Trading Salt for Gold
Blue robes, red sand, tents of woven grass—this is the beauty of the Tuareg tribe. Silver catches and reflects the desert sun like small mirrors set against black onyx or ebony. Jewelry is important to this tribe, who have migrated with their camels and goats for centuries. “When you wear a nice piece of jewelry, you are happy and it’s an extraordinary feeling,” states Mohamed Atungu—a jewelry maker from Union of Peasants for Self-Development, also known as UPAP.
This focus on jewelry in the midst of such a simple lifestyle is a testament to the importance of artistic expression. Even when poverty and political unrest bring daily challenges to the tribe, cultural tradition remains an important practice to help the Tuaregs maintain and celebrate their identity.
But how does silver find its way to the middle of the desert? The Tuaregs rely on trade to source their materials, much in the same way they did thousands of years ago. One major difference, however, is that their currency used to be salt.
Salt fills our oceans and preserves our food. It is found in our tears and in our sweat. We eat it to stay healthy, but too much can make us sick. Today, we tend to take salt for granted. We can very conveniently (and cheaply) buy it at any food store. But for ancient peoples living in the deserts of Africa, obtaining salt could be a real concern. In ancient times, it was as valuable as gold.
The northern tribes of Africa were able to find gold easily, as they panned their creeks. While the southern tribes had access to salt mines or saltwater sources. So trading was practiced to provide each tribe with the resources they so needed or craved. Taking place between the three cities of Bilma, Agadez and Zinder, this triangular trade route was more than a way to bring flavor to food and decoration to a wardrobe. Salt and gold were vital to both life and cultural identity. Because gold was used to make jewelry for tribal kings. The abundance of gold has dwindled somewhat since the times of the first nomads, so silver has taken its place in many jewelry designs.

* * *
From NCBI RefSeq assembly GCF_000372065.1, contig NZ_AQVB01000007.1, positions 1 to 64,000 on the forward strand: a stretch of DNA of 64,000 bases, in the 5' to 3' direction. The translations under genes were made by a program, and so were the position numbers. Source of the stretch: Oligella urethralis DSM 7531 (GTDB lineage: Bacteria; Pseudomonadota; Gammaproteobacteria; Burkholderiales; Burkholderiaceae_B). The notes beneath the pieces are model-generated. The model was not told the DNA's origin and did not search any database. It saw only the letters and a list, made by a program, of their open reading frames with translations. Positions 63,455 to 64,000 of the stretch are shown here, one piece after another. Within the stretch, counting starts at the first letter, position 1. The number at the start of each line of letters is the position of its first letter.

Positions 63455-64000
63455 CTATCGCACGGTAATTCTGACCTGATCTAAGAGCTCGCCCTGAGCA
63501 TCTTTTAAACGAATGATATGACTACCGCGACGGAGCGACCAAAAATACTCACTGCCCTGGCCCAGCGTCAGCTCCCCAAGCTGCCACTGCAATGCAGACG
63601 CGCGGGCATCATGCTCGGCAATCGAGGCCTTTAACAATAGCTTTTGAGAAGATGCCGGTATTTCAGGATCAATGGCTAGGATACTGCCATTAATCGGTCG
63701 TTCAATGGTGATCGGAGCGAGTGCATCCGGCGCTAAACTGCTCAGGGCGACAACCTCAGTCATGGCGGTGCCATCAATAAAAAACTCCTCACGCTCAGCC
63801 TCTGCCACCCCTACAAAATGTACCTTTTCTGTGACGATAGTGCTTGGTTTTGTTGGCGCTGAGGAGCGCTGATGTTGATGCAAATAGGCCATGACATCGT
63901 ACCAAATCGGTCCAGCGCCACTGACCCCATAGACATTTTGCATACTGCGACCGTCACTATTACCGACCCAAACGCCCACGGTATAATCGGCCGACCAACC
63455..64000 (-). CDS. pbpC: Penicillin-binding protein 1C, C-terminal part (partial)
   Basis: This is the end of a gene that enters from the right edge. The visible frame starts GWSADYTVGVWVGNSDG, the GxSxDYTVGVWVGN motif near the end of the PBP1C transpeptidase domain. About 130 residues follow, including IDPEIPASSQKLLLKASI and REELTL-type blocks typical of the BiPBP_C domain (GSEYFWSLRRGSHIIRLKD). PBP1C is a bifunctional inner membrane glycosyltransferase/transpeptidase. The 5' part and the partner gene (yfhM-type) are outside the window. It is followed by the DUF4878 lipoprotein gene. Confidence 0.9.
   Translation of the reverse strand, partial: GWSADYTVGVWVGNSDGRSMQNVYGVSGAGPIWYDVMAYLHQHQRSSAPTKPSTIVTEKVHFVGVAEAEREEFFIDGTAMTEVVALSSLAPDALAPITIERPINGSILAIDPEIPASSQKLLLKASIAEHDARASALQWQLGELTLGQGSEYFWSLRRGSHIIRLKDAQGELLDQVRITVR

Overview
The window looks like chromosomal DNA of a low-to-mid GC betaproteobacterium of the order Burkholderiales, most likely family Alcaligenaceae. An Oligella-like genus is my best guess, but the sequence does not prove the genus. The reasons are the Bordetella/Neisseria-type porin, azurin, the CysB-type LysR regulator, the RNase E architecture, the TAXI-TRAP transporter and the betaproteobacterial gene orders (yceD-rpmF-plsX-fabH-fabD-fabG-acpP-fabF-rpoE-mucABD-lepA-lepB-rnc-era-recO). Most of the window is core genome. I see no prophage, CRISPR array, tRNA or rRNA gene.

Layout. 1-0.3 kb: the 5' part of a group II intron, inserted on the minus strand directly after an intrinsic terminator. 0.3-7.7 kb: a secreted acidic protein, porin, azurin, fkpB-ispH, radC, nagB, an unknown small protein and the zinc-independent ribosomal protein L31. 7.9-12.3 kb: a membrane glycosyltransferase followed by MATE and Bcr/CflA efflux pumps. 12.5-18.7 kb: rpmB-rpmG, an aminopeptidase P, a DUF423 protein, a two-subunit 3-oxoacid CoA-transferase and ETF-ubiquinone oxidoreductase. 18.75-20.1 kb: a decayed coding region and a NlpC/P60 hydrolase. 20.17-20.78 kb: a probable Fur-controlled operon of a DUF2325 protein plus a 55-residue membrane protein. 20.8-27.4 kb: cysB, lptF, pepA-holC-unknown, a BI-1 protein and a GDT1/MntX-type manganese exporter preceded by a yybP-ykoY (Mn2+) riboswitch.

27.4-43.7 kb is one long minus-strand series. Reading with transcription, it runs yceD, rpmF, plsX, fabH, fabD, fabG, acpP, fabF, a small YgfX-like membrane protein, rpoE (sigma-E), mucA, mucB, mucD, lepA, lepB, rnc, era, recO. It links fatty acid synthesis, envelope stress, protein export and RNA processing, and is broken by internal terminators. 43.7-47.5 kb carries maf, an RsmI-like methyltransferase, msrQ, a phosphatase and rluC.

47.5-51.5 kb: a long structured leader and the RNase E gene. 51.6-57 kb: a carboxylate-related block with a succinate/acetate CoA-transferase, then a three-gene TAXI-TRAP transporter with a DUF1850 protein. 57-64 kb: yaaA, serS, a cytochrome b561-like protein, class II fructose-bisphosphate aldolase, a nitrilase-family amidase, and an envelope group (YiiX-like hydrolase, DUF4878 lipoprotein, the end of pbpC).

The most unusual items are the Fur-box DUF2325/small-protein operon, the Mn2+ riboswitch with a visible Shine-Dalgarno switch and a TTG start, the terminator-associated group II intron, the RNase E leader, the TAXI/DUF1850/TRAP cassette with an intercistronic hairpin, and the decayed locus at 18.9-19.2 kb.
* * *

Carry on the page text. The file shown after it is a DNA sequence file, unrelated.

For the Tuaregs, jewelry is more than just a decoration. Every design that the maker etches is a symbol with a deeper meaning. A typical gift to a woman on her wedding day is a necklace with silver pieces in the shape of ax-heads. These axes represent her ability to build a home for her new family.
Living much in the same way as they always have, today’s Tuareg people still don blue robes & turbans and they still sleep in airy tents. Although salt is no longer a valued commodity, there’s a certain reverence that is held within that history.
When you wear Tuareg jewelry, you are wearing the luck of a thousand years. It brings that extraordinary feeling described by Mr. Atungu. All the ancient symbols carved into silver hold centuries of history and meaning. Some pieces are hollow to hide secrets inside, others represent protection or places. Whatever the significance, Tuareg jewelry certainly stands out from any other kind of jewelry.